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The Two-Way
10:52 am
Sun January 19, 2014

At Least 10 Arrested In Calif. During Officer Acquittals Protest

At least 10 demonstrators were arrested on Saturday in Fullerton, Calif., after a protest over two officers acquitted in the death of a homeless man turned violent.

The Los Angeles Times reports that most of the arrests came after a television news videographer was attacked and police issued an order ending the rally. The paper adds:

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The Two-Way
9:42 am
Sun January 19, 2014

Syria Denies Reports Of President Assad's Defiant Comments

Syrian President Bashar Assad.
Louai Beshara AFP/Getty Images

The Syrian government says a report by Russian media that said President Bashar Assad is not willing to step aside are "not accurate."

Reuters reports that state media said that the Russian news service Interfax "did not conduct an interview" with Assad.

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The Two-Way
9:19 am
Sun January 19, 2014

Former NBA Star Dennis Rodman Checks Into Alcohol Rehab

Former NBA basketball player Dennis Rodman waits to check in for his flight to North Korea after his arrival at Beijing's international airport on Monday.
Wang Zhao AFP/Getty Images

Former NBA star Dennis Rodman has checked into an alcohol rehabilitation center in the east coast, his agent tells CNN.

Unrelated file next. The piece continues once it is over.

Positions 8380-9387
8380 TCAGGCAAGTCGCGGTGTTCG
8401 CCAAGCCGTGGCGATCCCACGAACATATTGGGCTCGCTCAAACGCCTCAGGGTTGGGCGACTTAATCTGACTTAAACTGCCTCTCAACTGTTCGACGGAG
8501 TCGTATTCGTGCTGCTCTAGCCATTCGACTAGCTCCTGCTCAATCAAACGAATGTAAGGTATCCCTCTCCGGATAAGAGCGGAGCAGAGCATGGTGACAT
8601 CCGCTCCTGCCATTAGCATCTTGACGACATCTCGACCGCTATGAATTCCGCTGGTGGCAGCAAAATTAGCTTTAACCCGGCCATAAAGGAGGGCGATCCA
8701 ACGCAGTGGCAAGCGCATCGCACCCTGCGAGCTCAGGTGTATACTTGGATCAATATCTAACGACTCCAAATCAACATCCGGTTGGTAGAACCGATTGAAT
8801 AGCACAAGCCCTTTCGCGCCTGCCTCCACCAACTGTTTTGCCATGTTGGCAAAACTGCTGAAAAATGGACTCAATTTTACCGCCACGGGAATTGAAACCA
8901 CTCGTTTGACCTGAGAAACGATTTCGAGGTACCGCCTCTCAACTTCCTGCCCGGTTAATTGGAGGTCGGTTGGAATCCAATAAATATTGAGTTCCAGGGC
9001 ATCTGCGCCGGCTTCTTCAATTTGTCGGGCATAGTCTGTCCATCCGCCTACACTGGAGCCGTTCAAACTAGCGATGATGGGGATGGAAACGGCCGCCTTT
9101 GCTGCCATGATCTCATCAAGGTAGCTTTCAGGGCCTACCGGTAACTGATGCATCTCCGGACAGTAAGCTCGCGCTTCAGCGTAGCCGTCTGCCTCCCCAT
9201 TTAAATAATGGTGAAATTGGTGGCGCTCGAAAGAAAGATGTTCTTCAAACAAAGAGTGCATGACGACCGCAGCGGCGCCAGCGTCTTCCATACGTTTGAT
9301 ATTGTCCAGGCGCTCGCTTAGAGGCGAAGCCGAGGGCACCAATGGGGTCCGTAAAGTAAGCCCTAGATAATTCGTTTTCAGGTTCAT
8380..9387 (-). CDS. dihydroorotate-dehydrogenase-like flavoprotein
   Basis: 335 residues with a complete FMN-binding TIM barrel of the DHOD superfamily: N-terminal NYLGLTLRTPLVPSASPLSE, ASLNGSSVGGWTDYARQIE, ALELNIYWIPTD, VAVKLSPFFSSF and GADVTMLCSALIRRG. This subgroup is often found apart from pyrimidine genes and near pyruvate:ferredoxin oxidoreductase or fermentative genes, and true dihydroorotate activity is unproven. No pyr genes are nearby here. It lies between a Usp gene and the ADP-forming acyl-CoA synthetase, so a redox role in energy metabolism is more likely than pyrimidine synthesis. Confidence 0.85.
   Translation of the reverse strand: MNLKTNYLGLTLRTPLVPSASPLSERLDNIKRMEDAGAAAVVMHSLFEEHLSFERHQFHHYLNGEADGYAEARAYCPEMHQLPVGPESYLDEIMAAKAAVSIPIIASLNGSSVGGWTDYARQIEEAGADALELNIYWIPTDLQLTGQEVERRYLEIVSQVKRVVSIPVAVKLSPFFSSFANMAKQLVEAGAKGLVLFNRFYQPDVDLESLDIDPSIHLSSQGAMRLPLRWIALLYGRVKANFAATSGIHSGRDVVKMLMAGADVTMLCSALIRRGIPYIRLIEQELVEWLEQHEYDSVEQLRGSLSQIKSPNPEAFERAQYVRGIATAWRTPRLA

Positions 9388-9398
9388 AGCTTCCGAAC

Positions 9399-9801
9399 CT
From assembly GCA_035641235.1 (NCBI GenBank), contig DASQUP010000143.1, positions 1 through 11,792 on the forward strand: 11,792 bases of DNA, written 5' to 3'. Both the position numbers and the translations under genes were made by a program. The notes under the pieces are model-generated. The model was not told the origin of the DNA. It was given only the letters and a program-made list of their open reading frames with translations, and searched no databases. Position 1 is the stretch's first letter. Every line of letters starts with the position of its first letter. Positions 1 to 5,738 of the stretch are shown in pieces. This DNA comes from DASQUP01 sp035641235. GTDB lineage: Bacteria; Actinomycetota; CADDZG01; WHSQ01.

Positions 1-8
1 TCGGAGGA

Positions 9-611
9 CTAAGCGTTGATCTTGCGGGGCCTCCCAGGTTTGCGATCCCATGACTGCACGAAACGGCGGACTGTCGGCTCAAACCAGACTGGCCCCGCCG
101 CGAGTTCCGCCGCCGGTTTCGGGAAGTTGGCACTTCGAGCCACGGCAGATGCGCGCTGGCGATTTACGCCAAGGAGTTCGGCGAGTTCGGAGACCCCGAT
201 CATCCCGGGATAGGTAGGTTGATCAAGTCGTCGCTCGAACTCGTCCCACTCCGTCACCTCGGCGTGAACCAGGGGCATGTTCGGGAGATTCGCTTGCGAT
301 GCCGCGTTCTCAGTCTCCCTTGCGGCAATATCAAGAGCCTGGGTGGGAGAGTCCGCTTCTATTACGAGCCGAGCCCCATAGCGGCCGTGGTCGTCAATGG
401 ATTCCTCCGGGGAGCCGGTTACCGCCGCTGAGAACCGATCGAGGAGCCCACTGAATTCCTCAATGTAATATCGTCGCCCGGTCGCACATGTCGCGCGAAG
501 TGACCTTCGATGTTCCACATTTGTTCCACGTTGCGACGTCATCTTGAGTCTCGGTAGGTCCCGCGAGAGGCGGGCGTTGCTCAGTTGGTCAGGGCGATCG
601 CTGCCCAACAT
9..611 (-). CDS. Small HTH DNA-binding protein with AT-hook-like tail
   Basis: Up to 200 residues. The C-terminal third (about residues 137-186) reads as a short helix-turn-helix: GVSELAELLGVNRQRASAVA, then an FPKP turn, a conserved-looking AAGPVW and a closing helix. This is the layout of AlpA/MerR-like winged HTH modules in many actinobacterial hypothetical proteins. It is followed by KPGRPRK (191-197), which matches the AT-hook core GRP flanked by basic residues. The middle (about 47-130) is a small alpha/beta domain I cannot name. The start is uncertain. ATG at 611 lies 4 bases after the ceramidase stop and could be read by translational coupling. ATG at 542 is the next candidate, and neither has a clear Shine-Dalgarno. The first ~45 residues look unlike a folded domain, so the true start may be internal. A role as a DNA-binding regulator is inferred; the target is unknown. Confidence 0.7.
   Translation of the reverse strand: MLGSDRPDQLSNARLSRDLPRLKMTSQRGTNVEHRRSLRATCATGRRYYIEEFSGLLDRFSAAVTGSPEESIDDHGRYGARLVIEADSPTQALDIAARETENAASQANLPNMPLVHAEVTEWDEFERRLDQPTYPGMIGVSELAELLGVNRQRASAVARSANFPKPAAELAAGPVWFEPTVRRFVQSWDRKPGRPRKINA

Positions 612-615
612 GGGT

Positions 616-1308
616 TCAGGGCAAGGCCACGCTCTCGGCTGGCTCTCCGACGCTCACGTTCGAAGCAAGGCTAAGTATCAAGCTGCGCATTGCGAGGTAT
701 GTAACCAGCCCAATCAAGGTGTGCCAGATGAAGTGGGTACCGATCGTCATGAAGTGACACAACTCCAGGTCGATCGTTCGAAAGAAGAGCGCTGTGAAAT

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Sunday Puzzle
7:15 am
Sun January 19, 2014

Three B's Bring You To One

NPR

Originally published on Sun January 19, 2014 12:30 pm

On-air challenge: Name a word that, when combined with three words beginning with the letter B, completes a compound word or a familiar two-word phrase. For example, given "brew," "body" and "base," you would say "home" (home-brew, homebody, home base).

Last week's challenge: Name a familiar form of exercise in two words. Switch the order of the two words, then say them out loud. The result, phonetically, will name something to wear. What is it?

Answer: Tae Bo, bow tie

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Author Interviews
7:15 am
Sun January 19, 2014

'Death Class' Taught Students A Lot About Life

iStockphoto

Originally published on Sun January 19, 2014 10:59 am

Plenty of college courses delve into the big philosophical questions of life, but Norma Bowe's class was different. For years, the nurse and college professor taught a class that forced students to confront death head-on — there were poems about death, trips to cemeteries and funeral homes, and "goodbye letter" writing assignments. At its core, the class became an opportunity for students to try to come to grips with the death or pending death of a loved one in their own lives.

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